To Your Health
November, 2016 (Vol. 10, Issue 11)
Get Your Fiber On: The Power of Psyllium
By Peter Finkle
For anyone with irregularity, including those on a low-carb or gluten-free diet prone to not getting enough fiber, doctors often recommend psyllium husks to provide extra fiber in their daily intake.
On contact with water, psyllium seed husk thickens into a gel-like substance. This acts like a broom to sweep waste from the colon, so it does not get re-absorbed through the colon wall back into the bloodstream to recirculate in the body.
Psyllium also keeps the lining of the colon healthier, since it cleans out pockets in the colon that may accumulate toxic waste material. Since psyllium husk fiber provides a soft bulk and mass in the colon, it makes elimination easier and more comfortable. Unlike stimulant laxatives, psyllium husks are gentle and not habit forming.
Numerous medical studies show that psyllium husk can help lower high LDL "bad" cholesterol levels, helping to support heart health. It also helps to maintain healthy cholesterol levels, including "good" high-density lipoprotein (HDL) cholesterol in the body's bloodstream, which can help carry bad LDL cholesterol from the body. Taking psyllium husk daily can be a good preventive measure for heart health as well as digestive health.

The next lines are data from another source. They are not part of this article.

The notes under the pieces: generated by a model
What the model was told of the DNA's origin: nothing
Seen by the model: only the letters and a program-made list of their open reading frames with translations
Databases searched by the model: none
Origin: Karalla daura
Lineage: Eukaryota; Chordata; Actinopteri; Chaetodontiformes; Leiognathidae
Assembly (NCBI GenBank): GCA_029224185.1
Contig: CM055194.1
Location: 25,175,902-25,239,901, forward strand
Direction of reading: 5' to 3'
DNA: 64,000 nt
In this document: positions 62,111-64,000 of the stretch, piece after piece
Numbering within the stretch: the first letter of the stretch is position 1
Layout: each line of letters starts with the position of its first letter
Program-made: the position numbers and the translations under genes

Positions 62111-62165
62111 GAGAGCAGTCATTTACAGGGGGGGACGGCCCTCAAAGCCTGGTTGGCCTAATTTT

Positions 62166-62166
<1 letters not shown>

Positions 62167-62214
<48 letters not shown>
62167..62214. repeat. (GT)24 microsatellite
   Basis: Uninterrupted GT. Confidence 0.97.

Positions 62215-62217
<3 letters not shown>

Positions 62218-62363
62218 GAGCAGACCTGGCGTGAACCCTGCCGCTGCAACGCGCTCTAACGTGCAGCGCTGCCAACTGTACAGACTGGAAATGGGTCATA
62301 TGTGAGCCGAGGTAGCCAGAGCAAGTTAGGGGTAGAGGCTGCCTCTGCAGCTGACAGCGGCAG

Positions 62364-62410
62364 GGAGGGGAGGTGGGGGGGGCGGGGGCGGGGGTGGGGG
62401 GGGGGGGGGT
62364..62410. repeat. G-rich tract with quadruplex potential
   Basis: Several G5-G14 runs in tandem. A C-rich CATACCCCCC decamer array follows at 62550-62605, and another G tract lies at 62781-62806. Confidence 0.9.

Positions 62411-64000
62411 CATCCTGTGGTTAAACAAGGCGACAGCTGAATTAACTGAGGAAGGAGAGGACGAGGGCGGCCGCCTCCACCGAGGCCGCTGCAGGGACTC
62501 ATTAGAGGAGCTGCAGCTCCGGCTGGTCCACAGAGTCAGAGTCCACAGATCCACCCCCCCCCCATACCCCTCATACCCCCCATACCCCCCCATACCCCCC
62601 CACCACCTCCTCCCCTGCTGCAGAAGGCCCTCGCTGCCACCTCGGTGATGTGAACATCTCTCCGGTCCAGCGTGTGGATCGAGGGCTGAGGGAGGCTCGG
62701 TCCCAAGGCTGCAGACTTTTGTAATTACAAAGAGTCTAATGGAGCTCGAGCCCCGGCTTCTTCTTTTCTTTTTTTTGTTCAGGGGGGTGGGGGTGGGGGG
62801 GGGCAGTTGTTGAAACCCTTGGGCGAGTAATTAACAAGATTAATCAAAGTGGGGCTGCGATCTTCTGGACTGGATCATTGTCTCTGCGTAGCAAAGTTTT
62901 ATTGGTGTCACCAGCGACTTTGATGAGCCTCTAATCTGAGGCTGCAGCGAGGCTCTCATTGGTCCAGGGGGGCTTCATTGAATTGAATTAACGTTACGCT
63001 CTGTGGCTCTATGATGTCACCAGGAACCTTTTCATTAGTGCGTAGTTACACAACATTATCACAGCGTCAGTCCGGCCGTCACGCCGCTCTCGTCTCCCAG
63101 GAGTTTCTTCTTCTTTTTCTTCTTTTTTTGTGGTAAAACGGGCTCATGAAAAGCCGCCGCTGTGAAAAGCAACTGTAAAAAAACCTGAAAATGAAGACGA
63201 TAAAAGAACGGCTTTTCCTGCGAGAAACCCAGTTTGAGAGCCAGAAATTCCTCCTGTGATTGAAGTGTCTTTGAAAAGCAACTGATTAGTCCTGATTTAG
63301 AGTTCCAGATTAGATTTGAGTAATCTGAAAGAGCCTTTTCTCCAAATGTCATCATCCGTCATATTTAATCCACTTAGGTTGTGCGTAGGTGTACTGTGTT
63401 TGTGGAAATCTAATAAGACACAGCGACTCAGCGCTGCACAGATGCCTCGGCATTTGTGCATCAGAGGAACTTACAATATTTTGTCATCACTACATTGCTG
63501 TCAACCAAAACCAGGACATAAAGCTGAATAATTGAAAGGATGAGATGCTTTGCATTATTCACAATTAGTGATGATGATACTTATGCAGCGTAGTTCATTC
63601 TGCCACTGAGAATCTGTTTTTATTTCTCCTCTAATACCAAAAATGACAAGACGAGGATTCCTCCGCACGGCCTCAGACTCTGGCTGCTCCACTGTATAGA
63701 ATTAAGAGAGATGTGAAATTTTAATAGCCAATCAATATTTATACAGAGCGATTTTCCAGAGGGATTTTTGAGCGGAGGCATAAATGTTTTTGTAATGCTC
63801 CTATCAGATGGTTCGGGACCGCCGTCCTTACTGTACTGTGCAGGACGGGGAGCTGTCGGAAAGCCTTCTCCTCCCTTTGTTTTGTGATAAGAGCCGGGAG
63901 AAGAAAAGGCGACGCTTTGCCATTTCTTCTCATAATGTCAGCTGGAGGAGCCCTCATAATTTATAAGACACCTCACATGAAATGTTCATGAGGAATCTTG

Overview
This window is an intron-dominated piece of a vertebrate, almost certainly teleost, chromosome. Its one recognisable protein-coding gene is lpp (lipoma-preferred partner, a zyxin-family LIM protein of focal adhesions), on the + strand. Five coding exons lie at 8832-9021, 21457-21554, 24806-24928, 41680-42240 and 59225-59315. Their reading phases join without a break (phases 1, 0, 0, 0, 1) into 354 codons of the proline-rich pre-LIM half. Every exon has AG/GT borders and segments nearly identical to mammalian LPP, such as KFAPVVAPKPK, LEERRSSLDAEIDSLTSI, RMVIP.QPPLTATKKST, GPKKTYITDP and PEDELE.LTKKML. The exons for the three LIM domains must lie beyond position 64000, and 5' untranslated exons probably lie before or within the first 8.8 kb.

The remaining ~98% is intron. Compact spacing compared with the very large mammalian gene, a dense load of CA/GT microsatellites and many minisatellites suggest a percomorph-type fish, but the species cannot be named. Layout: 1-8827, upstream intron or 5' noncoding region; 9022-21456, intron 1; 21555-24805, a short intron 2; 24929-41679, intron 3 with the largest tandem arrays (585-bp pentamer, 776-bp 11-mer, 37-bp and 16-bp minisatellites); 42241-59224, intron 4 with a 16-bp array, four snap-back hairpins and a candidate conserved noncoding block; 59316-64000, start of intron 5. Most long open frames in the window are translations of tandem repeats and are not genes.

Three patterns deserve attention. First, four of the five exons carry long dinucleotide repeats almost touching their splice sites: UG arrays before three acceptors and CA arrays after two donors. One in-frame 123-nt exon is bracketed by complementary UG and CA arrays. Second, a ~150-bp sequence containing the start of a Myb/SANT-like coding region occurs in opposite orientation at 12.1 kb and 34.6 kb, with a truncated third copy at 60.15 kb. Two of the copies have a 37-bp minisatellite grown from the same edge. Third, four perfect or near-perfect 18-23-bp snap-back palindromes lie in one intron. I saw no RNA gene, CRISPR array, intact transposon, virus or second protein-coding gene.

For weight control, high-fiber foods like psyllium husks can help promote satiety, or a feeling of fullness. Psyllium husk also supports health and weight maintenance by helping to maintain the body's blood sugar levels in the normal range, slowing and leveling off the release of sugar into the bloodstream. This reduces stress on the body and minimizes the blood sugar spikes and crashes that often lead to hunger pangs. This approach can be particularly helpful when psyllium husk is taken with meals high in sugar or simple carbohydrates, such as pasta and white breads.
Psyllium caps and whole husks can be taken daily for as long as desired. When used in recommended amounts, they should not interfere with the absorption of vitamins and other nutrients. Talk to your doctor for more information.
Peter Finkle is the chief operating officer and director of regulatory affairs at Yerba Prima in Ashland, Ore. He received a degree in health education at San Jose State University and has been researching dietary fiber, internal cleansing and healing herbs for the past 35 years.